Our economies, livelihoods and wellbeing all depend on nature.1 Nature’s contribution to the global economy is estimated to be USD$125 trillion per year,2 while over 50 per cent of the world’s GDP (USD$44 trillion) is moderately or highly dependent on nature and its services.3 In Canada, our economy is particularly dependent on our rich supply of natural resources, both on land and within our coastal waters.

Every industry relies on a biodiverse supply of natural resources to function; however, business practices are leading to a rapid and increasing deterioration. Unsustainable production and consumption patterns and overexploitation mean that businesses are depleting the very resources they rely on to function. No sector is immune.

For example, a drought caused by climate change can have consequences which ripple throughout the Electric Vehicle (EV) supply chain; reduced water levels can impact mining and mineral processing, computer chip manufacturing and lithium-ion battery manufacturing. Similarly, droughts constrain available water for the clean hydroelectric power generation needed to charge EVs. Lastly, for consumers, the reductions in manufacturing will increase the price of EVs available for purchase and may limit the adoption of EVs and abate emissions from transportation.

What is natural capital and biodiversity?

Natural capital refers to air, water, soil and all living forms of flora and fauna on Earth. Biodiversity refers to the richness and variety of those resources and species. We rely on thriving, biodiverse landscapes to provide the critical resources that support everything we do.

Diagram: Environmental assets by realm

Climate and biodiversity are deeply interconnected

Climate change is currently responsible for between 11 per cent and 16 per cent of biodiversity loss, and this is likely to increase.4 Nature loss and climate change are inter-related issues that compound each other, and they must be addressed in tandem. For businesses, changing climate can have significant ramifications to supply chains and the biodiverse ecosystems that companies operate within and rely on. These changes can significantly impact an organization’s natural capital, sustainability and ultimately consumers, through downstream price increases.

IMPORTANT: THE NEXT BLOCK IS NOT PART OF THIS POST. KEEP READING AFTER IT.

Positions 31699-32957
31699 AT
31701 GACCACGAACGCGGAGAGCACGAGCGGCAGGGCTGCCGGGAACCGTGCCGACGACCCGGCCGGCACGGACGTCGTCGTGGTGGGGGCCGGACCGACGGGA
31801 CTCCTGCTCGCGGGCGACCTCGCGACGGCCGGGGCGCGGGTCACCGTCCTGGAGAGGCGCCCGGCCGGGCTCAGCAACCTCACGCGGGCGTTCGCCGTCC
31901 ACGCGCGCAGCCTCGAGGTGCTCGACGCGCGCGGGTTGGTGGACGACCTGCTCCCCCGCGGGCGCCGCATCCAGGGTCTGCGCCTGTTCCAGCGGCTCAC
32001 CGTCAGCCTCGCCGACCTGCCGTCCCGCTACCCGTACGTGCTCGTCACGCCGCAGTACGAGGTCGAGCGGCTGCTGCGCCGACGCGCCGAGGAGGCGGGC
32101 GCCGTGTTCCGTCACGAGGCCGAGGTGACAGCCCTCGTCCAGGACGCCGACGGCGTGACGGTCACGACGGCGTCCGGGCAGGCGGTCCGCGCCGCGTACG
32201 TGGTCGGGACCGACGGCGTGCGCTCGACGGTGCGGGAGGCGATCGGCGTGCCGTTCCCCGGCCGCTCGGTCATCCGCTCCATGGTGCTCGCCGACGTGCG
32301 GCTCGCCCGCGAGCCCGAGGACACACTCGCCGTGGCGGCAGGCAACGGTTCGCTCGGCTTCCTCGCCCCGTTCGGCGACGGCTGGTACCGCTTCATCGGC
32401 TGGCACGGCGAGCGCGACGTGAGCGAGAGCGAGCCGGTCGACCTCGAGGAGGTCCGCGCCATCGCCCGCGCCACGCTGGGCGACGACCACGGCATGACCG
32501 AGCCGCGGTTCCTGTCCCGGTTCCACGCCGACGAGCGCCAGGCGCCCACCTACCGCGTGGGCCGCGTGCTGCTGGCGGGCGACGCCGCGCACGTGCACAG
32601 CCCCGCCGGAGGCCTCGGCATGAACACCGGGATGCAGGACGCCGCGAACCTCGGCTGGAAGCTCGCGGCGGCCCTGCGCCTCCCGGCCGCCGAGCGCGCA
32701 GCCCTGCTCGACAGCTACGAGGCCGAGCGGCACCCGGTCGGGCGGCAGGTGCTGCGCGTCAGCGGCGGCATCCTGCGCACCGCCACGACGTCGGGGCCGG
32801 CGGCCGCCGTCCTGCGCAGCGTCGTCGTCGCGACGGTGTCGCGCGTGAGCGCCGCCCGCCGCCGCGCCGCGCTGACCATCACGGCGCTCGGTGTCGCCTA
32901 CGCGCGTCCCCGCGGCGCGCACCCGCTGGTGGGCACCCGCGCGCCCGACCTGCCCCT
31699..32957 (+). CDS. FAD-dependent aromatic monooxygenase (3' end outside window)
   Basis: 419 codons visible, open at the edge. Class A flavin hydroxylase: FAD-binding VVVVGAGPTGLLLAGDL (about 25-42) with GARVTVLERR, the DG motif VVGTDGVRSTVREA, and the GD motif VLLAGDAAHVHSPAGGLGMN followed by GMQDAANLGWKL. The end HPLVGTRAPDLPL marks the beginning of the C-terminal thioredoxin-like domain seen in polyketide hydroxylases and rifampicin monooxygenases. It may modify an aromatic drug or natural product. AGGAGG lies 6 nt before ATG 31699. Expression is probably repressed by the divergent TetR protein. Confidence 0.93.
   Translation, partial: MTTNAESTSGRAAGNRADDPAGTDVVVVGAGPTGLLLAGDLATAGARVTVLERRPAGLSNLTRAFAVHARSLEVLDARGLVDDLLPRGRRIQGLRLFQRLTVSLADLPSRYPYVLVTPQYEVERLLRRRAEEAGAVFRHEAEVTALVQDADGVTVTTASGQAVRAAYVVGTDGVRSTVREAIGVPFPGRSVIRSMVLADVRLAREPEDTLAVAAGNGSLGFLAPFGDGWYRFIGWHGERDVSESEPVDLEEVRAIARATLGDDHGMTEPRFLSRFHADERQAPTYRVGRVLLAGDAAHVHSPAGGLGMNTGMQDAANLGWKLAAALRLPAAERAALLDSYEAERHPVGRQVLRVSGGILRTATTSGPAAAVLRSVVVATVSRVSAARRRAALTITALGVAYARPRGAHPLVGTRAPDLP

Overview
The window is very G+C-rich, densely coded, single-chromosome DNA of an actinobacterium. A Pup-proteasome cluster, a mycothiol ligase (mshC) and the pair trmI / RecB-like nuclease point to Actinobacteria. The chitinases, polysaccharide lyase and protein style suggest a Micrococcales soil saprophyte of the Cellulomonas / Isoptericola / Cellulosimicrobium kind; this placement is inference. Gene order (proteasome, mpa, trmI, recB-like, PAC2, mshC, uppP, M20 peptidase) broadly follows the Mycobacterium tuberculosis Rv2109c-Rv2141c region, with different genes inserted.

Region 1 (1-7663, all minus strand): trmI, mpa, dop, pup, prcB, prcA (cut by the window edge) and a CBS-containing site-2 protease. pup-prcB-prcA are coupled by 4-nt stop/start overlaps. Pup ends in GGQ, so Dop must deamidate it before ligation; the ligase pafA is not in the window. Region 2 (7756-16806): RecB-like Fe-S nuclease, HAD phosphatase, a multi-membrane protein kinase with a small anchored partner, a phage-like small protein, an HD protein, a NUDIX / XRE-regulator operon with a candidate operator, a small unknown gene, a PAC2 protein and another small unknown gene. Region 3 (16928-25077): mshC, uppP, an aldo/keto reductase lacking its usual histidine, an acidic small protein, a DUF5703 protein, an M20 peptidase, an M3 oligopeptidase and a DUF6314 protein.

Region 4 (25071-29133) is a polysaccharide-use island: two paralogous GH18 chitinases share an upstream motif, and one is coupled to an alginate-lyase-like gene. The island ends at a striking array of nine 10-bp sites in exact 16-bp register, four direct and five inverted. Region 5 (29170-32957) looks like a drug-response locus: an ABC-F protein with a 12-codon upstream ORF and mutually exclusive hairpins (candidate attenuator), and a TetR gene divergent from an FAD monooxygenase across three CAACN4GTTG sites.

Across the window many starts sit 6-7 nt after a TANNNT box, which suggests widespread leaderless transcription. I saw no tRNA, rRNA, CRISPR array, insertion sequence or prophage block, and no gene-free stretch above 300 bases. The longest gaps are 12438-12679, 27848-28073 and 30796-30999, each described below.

Until now, most companies looking to improve the environmental impact of their operations have been focused on emissions and combatting climate change, but organizations need to also focus on biodiversity loss prevention and natural capital preservation in their plans.

Disclosure is on the way

The Taskforce on Nature-related Financial Disclosures (TNFD), building on the model developed by the Task Force on Climate-related Financial Disclosures (TCFD) and endorsed by the G7 finance ministers, will recommend new disclosures to capture nature-related risks from later in 2023 onwards. Audit committees will want to ensure management is keeping abreast of new climate-related and nature-related knowledge, best practices and regulatory requirements and that the proper processes are being put into place for compliant reporting.

Diagram: TNFD Beta (v.01) draft disclosure recommendations under development

And while regulators are likely to enforce adoption of TNFD- and TCFD-aligned directives in similar ways, companies should be aware that aligning with biodiversity reporting requirements is poised to be much more complicated. Whereas climate has clear universal metrics against which companies can measure their progress such as carbon neutrality and emissions, biodiversity and natural capital do not. There is also currently no biodiversity equivalent to carbon offsets, which means organizations relying on offsets to meet their climate goals will need to think very differently when it comes to biodiversity.